Article

Microsatellite DNA somaclonal variation in micropropagated trembling aspen (Populus tremuloides). Plant Cel Rep

Department of Agricultural, Food and Nutritional Science, University of Alberta, Edmonton, Alberta, Canada T6G 2P5
Plant Cell Reports (Impact Factor: 2.94). 08/2001; 20(6):531-536. DOI: 10.1007/s002990100365

ABSTRACT Microsatellite DNA markers of ten simple sequence repeat (SSR) loci were used to examine somaclonal variation in randomly selected micropropagated plantlets derived from three different Populus tremuloides donor trees (genotypes). The plantlets were obtained from tissue cultures of dormant vegetative buds, and those derived from the same donor tree, grown in the greenhouse, did not exhibit any sign of visible morphological variation. No microsatellite DNA variation was observed among 13 somaclones of one tree and 4 somaclones of another tree at eight of the ten SSR loci. However, despite the small number of micropropagated progeny per tree sampled, microsatellite DNA variation was detected among the plantlets derived from the same donor trees at two SSR loci. The primer pair for the SSR locus PTR5 revealed somaclonal variation in 1 out of the 13 plantlets obtained from one genotype, while the primer pair for the PTR2 SSR locus revealed somaclonal variation in one out of the four plantlets obtained from another genotype. The variation at the PTR2 locus resulted in the appearance of a new allele of increased size, possibly due to an addition of the repeat units, while the variation at the PTR5 locus resulted in the appearance of third allele, presumably due to the presence of a single extra chromosome or duplication of a chromosomal segment. These results demonstrate that the genetic fidelity of micropropagated plants of P. tremuloides cannot always be assured and somaclonal variation can occur even when tissues of well organized vegetative buds are used for tissue cultures; that somaclonal variation cannot always be detected at the gross morphological level; and that microsatellite DNA markers provide useful and sensitive markers for determining the clonal fidelity and somaclonal variation in P. tremuloides.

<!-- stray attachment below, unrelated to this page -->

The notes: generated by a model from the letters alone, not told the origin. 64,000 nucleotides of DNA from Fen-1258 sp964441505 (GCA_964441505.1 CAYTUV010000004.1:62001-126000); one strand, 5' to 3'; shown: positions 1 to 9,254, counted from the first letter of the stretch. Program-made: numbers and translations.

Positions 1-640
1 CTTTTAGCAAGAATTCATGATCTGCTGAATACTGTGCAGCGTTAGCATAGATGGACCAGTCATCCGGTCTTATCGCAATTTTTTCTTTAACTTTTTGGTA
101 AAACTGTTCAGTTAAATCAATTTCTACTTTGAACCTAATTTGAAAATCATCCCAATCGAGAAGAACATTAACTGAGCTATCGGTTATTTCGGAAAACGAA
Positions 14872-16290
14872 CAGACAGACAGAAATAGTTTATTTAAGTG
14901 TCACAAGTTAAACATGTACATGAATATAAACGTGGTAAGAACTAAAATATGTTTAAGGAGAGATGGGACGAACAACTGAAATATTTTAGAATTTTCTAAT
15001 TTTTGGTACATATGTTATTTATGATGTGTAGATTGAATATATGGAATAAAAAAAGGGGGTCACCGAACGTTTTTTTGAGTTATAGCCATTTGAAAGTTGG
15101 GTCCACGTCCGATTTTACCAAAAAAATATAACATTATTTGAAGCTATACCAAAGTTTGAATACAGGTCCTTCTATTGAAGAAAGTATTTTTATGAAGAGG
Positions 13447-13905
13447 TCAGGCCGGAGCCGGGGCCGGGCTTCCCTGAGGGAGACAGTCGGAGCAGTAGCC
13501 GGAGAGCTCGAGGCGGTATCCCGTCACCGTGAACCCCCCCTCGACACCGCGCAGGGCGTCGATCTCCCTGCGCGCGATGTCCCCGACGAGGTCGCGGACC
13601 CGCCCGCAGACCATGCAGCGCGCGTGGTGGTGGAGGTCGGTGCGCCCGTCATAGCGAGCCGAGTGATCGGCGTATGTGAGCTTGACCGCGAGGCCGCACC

0 Followers
 · 
221 Views
  • Source
    • "Alternatively, this difficulty can be overcome using in vitro micrografting techniques (Silva et al., 2005). Other challenge is the generating planting material with genetic stability in order to maintain interest traits of superior genotypes (Rahman and Rajora, 2001). The somaclonal variations are genetic and epigenetic changes that occur uncontrollable, spontaneous and randomly during the in vitro process. "
  • Source
    • "Alternatively, this difficulty can be overcome using in vitro micrografting techniques (Silva et al., 2005). Other challenge is the generating planting material with genetic stability in order to maintain interest traits of superior genotypes (Rahman and Rajora, 2001). The somaclonal variations are genetic and epigenetic changes that occur uncontrollable, spontaneous and randomly during the in vitro process. "
    [Show abstract] [Hide abstract]
    ABSTRACT: The major inconsisten regeneratio this study, regeneratio program we and G3 gen explants w micrograftin genetic sta cytometry reported fo tetraploid a other geno preserves t TA Citros Sylv limitation i nt and unsta on system is , the intera on shoots fro ere evaluate notypes, res were collecte ng technique bility of micr and DNA p or the first t and 5% of p otypes. Thus the clonal fid
    AFRICAN JOURNAL OF BIOTECHNOLOGY 09/2014; 13(38):3871-3880. DOI:10.5897/AJB14.13649 · 0.57 Impact Factor
  • Source
    • "during somatic embryogenesis of in vitro culture of several gymnosperms, such as P. abies (Mo et al. 1989; Fourre et al. 1997; Harvengt et al. 2001; Helmersson et al. 2004), P. glauca and P. mariana (Eastman et al. 1991; Tremblay et al. 1999), P. pinaster (Marum et al. 2009), and a number of angiosperm woody plants, such as English oak (Hornero et al. 2001), cork oak (Gallego et al. 1997), Populus deltoides and P. tremuloides (Rahman and Pajora 2001). It is assumed that the cells with changes in the chromosome number and/or DNA rearrangements observed during callogenesis were eliminated during long culture periods and following formation of somatic embryos as these were identical to the original explants (Helmesson et al. 2004; Klimaszewskia et al. 2009). "
    [Show abstract] [Hide abstract]
    ABSTRACT: The objective of this study was to obtain a genetically stable haploid in vitro-derived line from Siberian larch (Larix sibirica Ledeb.) using megagametophyte explants, which then could be used for different molecular genetic studies, including whole genome de novo sequencing. However, cytogenetic analysis and genotyping of 11 microsatellite loci showed high levels of genomic instability and a high frequency of mutation in the obtained megagametophyte-derived callus cultures. All cultures contained new mutations in one or more microsatellite loci.
    In Vitro Cellular & Developmental Biology - Plant 06/2014; 50(5):655-664. DOI:10.1007/s11627-014-9619-z · 1.16 Impact Factor
Show more